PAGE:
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How our office restored a client’s New York State drivers license and driving privileges that had been suspended since 1983

At Palumbo & Associates, PC, we are not just experts in New York speeding and traffic ticket defense. We also represent clients before the New York State Department of Motor Vehicles in specialized proceedings and applications to either defend against administrative action taken against a motorist, or to apply to restore or renew

driving privileges after a revocation or suspension period. We represent clients in proceedings including but not limited to fatality hearings, medical review hearings, and special reviews for re-licensing after a DWI conviction and suspension.

We also do license reviews and consultations in order to either assist or represent a motorist in restoring driving privileges after a suspension or revocation. Restoring New York State driving privileges or a license after a suspension or revocation is not a straightforward task, as there are over 110 reasons why a NYS driver’s license or privilege can be suspended. Depending on the nature of the suspension, restoring a license or privileges can entail one or more of these steps:

  • Paying assessments directly to the DMV
  • Making payments online
  • Making payments by check or money order
  • Paying fines directly to the DMV
  • Paying suspension lift fees to the DMV
  • Paying suspension lift fees to a court
  • Paying fines to a court
  • Making a special application to the NYS DMV:
    • Insurance Services Bureau
    • Driver Improvement Bureau
    • Safety Hearing Bureau
    • Traffic Violations Bureau
    • Medical Review Board
    • Appealing prior adverse ruling(s) to the NYS DMV Appeals Unit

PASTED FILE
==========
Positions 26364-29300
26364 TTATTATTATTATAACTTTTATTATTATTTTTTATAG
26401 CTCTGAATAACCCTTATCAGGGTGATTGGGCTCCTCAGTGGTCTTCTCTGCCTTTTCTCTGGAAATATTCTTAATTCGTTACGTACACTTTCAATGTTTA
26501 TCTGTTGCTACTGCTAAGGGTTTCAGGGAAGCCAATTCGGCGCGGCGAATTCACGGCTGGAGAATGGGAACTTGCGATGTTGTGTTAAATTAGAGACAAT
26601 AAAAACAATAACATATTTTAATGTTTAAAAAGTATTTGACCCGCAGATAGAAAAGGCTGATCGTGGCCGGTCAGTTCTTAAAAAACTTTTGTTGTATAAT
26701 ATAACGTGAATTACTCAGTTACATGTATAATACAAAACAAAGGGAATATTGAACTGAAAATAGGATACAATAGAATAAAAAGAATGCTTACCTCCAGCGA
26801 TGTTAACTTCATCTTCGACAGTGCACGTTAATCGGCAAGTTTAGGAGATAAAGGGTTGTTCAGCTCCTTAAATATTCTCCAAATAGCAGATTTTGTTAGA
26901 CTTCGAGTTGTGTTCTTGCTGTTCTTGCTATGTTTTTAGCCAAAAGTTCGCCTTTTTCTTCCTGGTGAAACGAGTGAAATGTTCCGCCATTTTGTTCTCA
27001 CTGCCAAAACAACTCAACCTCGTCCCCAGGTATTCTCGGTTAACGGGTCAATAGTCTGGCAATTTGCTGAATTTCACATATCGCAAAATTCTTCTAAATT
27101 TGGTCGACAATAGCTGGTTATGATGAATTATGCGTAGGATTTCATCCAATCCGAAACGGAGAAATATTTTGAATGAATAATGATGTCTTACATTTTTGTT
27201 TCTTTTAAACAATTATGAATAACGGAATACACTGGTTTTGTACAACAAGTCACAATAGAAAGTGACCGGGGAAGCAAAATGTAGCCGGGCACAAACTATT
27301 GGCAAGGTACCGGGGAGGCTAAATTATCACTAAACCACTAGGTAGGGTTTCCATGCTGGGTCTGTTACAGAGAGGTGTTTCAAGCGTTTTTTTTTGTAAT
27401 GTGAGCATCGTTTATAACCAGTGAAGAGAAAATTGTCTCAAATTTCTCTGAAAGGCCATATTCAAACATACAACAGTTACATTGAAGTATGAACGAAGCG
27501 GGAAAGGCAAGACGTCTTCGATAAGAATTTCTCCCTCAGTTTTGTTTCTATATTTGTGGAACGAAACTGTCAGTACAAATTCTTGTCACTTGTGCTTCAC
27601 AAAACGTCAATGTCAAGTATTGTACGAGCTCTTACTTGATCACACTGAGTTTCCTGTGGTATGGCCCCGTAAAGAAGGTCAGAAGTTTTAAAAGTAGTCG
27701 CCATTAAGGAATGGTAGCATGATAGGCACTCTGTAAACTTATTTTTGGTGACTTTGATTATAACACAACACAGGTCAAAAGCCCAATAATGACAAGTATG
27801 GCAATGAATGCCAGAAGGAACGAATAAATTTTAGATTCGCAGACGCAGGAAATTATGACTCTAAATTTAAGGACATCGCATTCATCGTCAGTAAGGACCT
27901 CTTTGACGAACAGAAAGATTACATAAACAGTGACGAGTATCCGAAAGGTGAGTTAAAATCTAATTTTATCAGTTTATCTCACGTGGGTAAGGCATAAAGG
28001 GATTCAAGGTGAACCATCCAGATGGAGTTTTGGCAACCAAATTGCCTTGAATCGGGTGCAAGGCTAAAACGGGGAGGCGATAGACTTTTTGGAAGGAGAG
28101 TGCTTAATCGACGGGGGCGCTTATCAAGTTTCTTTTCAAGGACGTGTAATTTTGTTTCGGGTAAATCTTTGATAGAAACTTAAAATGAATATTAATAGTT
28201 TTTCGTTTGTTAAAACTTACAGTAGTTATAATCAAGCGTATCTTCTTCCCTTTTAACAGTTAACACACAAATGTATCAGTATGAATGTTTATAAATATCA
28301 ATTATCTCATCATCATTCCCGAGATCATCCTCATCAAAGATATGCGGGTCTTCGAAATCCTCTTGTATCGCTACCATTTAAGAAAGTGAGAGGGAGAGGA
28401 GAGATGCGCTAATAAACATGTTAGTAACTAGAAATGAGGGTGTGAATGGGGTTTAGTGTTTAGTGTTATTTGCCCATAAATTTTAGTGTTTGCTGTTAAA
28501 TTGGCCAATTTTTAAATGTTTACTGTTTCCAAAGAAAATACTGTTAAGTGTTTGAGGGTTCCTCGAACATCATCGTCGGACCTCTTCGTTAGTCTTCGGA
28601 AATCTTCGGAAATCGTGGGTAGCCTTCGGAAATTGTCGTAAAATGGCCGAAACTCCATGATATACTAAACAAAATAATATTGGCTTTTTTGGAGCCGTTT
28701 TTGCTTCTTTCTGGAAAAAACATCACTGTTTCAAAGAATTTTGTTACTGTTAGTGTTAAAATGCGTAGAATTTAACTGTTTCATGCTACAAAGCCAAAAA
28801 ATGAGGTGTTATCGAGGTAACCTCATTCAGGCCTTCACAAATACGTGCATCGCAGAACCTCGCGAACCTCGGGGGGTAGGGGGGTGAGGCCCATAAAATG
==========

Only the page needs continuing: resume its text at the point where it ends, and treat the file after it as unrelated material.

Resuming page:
• Personally appearing before a court
  • Entering a “Not Guilty” plea before a court
  • Post a bond before a court
  • Surrender on an arrest warrant before a court
  • Completing some sort of counseling, probation, or sentencing condition
  • Paying child support arrearages
  • Paying unpaid NYS taxes
  • Vacating prior conviction(s) that triggered the suspension(s) or revocation(s)
  • Vacating default convictions before the NYS DMV TVB


The client in question called us and related that he did not have driving privileges in over 30 years. He was in his late 50’s and in his youth was, as he described, “young, wild, and stupid.” He had gotten pulled over a couple of times in his 20’s, but he did not know exactly where. All he could tell me was that one was at a bridge in NYC and the other one upstate. He never answered the tickets and eventually computing technology got better, these outstanding tickets accrued to his NYS DMV record, and he was prohibited from renewing his license. He estimated he could not drive in over 15 years. He now wanted to restore his driving privileges, but did not know where to begin.

The First Step

He retained our office, and the first thing we did was run his driving abstract from the NYS DMV. The abstract provides us with a road map to figuring out why a motorist is suspended. However, it is only a starting point. From there we have to call the various courts and / or units of the NYS DMV which are administering the suspension and ask them what we need to do in order to get our clients suspension lifted.

In this case our client was suspended out of the Bronx Criminal Court for failure to answer tickets back in 1983, and also the Yonkers City Court for failure to answer tickets in 1991. The short hand resolution is to “pay the tickets,” but this is where you have to be careful because sometimes the medicine is worse than the poison.

The problem with blindly “paying the tickets”

Here is the problem with “paying the tickets.” There are 2 kinds of license suspensions in NY State –  procedural and punitive. A procedural suspension is for what happened here – ignoring the tickets. A punitive suspension or revocation is triggered when a motorist pleads guilty to something which the law then mandates as part of a sentence the license be suspended or revoked. For example, if a motorist is found guilty of driving without insurance under the law the motorists license must be revoked for 1 year. Consequently, if you clear a suspension for an unanswered failure to pay insurance ticket by pleading guilty to it, that will then trigger a minimum 1 year license revocation. Further, if you clear a suspension by pleading guilty to an auto crime such as reckless driving or aggravated unlicensed operation then you will accrue a permanent, unsealable criminal history.

The second step